Hidden London Sights
|John Rogers reveals
neglected gems he discovered researching his book, This Other
London. The book takes readers into the hinterland of London, the
parts of the city that are lived in; the London where workaday
dormitory suburbs sit atop a rich history that could rival
Westminster and Tower Bridge. Here he lists his favourite five
places, left untrampled-upon by hordes of tourists, and right on
Erith Rands and pier
The name ‘Erith’ apparently means ‘ancient haven’. Excavations have found extensive flint working in the area dating from the Mesolithic period and grave goods buried by Bronze Age Beaker People. The mud flats along the riverbank at low tide have the look of a primordial landscape. Long, wooden slipways reach out over the alluvial sludge into the river. At low tide the dark fossilised trunks of a 5,000 year-old Neolithic Forest poke up through the muddy bank. For over 2,000 years a dense woodland of ash, oak, alder and elm grew along the Thames foreshore till the waters gradually eroded it away.
Morrisons supermarket and car park occupy the site of a Victorian pleasure gardens and hotel when daily steamers stopping at the grand pier gave the town an all-too-brief status as a chic tourist magnet. The pier may only be a 1950s replacement but it provides a sojourn from the busy city.
Getting there: Erith is on the River Thames in the South East London borough of Bexley. It is a five-minute walk from the Erith Natinal Rail station on the North Kent Line.
The summit of Horsenden Hill stands 273 feet high with views across four counties. It’s a canvas so vast that the built environment is reduced to brown smudges and ridges of red tiles. You get a glimpse into a prehistoric London occluded at street level. There were settlements on Horsenden Hill dating back 7,000 years ago.
The name is said to mean ‘Horsa’s Dun’ – ‘dun’ being an Old English word for ‘hill’, the hill of Horsa, most likely a Saxon warrior and possibly buried within the summit. In The Chronicles of Greenford Parva, published in 1890, John Allen Brown recounted a Mr Farthing’s earlier version of ‘A Legend of Horsenden Hill’ that tells of the great battle which took place between Horsa and his rival Bren where both were slain and Horsa’s ghostly steed stills trots over the fields to the hill at midnight leaving a trail of blue hoof prints burnt into the morning frost.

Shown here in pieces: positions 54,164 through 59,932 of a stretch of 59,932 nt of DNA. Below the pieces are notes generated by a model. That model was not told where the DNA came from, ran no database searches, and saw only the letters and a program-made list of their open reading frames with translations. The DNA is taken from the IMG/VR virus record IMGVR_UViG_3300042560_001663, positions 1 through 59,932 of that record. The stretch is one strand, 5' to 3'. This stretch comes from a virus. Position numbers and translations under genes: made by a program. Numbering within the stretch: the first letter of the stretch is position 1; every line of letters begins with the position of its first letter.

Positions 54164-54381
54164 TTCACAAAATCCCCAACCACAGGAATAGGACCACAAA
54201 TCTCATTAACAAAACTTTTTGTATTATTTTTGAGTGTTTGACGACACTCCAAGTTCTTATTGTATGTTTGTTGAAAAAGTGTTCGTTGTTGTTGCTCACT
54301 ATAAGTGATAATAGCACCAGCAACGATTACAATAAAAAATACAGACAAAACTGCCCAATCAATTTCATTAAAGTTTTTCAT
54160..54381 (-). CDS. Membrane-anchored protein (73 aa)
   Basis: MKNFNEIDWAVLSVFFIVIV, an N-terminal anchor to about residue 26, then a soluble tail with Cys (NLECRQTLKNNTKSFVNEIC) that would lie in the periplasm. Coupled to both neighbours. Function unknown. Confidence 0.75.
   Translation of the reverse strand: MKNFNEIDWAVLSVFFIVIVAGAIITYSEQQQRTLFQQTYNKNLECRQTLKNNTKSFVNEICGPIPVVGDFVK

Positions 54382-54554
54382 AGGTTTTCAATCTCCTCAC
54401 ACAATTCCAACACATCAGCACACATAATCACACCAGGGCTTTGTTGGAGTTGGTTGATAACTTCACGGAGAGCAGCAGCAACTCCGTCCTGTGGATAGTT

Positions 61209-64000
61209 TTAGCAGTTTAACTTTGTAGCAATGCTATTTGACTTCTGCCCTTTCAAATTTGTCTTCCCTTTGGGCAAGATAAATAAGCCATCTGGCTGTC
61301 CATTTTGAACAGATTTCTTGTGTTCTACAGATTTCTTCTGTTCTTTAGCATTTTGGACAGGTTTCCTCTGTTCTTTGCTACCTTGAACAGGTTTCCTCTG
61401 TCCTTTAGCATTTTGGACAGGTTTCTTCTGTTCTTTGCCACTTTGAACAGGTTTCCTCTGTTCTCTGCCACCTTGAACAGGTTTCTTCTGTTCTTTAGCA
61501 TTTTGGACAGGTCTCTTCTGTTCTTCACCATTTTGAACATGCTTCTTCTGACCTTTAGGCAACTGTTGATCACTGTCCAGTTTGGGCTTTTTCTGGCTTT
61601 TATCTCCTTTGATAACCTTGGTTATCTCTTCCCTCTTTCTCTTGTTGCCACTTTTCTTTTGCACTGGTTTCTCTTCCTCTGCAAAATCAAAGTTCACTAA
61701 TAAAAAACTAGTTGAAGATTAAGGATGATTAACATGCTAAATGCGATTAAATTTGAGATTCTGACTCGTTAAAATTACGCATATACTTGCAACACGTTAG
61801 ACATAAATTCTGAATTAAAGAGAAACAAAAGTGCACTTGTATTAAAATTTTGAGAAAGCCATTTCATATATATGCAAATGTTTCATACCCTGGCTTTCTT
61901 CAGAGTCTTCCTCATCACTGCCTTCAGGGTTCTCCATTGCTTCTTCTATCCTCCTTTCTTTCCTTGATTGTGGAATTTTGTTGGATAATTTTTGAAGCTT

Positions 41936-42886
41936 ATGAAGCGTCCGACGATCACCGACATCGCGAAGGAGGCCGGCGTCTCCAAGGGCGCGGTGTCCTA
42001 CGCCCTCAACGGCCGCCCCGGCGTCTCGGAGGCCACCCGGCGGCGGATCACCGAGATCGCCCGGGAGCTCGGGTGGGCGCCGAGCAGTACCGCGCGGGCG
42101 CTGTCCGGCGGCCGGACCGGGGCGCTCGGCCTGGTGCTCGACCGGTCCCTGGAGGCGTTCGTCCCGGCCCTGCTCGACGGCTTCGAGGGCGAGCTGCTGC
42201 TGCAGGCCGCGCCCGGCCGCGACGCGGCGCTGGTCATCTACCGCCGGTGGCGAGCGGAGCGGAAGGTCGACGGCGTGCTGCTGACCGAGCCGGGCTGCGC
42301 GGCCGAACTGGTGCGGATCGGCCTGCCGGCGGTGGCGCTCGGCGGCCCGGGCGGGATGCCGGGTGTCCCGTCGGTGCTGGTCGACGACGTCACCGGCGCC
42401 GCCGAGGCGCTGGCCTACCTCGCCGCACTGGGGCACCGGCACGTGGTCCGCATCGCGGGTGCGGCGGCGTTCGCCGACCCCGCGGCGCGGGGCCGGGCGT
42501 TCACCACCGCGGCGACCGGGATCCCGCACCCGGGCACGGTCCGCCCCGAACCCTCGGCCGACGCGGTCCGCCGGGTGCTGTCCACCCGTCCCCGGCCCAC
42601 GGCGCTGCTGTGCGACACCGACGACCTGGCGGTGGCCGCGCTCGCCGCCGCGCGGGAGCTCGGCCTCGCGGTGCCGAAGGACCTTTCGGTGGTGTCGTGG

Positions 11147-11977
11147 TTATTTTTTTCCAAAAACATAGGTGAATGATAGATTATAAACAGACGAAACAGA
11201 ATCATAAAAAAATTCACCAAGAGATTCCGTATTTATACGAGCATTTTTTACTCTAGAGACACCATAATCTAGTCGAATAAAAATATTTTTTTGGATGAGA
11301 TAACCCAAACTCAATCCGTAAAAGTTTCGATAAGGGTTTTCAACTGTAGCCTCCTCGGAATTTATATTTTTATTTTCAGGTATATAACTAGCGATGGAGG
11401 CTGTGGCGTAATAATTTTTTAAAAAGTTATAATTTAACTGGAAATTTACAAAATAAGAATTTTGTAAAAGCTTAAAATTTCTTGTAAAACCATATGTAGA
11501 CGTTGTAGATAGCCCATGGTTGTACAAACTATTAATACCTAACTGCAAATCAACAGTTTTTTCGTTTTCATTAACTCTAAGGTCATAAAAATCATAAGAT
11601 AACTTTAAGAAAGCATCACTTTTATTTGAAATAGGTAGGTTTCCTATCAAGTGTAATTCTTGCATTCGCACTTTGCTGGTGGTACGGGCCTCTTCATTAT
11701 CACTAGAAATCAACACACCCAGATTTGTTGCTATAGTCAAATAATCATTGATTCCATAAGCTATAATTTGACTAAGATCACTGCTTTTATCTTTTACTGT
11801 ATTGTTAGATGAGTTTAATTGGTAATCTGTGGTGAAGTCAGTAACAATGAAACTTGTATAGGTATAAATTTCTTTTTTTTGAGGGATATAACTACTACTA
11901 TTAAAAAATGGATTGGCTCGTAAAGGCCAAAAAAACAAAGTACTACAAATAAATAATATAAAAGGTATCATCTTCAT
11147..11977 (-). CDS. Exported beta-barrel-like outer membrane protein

Getting there: Horsenden Hill is in Perivale in the London borough of Ealing. The closest tube station is Perivale on the Central line. You'll find more information on the Ealing Council website.
The ruins of this 12th Century Augustinian Abbey sit on a high plateau above Plumstead Marshes with magnificent views east and west along the Thames and across to the northern heights. It is framed by the Abbey Wood, a remnant of the once mighty forest of Kent, that contains an ancient burial mound and fossil beds.
Getting there: Lesnes Abbey Woods, Abbey Road, Belvedere, DA17 5DL. The nearest station is Abbey Wood on the North Kent Line. You'll find more information on the London Borough of Bexley website.
William IV Pub, Bakers Arms, Leyton
A beautiful old London boozer with large painted mirrors that in my eyes rival anything that famous local artist William Morris produced. The bar is edged with framed Victorian prints of country scenes mounted on a wooden border like a suspended gallery. The back room has a domed glass roof and roaring open fire. And best of all, in the yard, Brodie’s Brewery turns out some of the finest ales ever to pass your lips. You could drink your way round East London with their Bethnal Green Bitter, Shoreditch Sunshine, Whitechapel Weizen, London Fields Pale, Hackney Red IPA and Mile End Mild.
Getting there: 816 High Road Leyton, E10 6AE. The nearest station is Leyton Midland Road on the London Overground line. For more information visit the pub's website.
Herne Hill Velodrome
Now that cycling is the new rock and roll, Herne Hill Velodrome is one of its seminal venues. This is the track where Olympic hero Bradley Wiggins learnt to race. It was the cycling venue for the 1948 London Olympics and still has the original banks of seating. During its heyday in the 1920s and 30s the annual Good Friday event regularly drew attendances of over 10,000 spectators to watch international stars such as W. J. Bailey and Lucien Faucheux. There’s a great friendly family vibe at the regular race meetings and open sessions on weekend mornings where budding future Olympic stars share the track with have-a-go pensioners. One of Britain’s truly great sporting venues.
Getting there: 104 Burbage Rd, London SE24 9HE. It is a ten-minute walk from either Herne Hill station or North Dulwich station. For more information visit the velodrome's website.
This Other London by John Rogers
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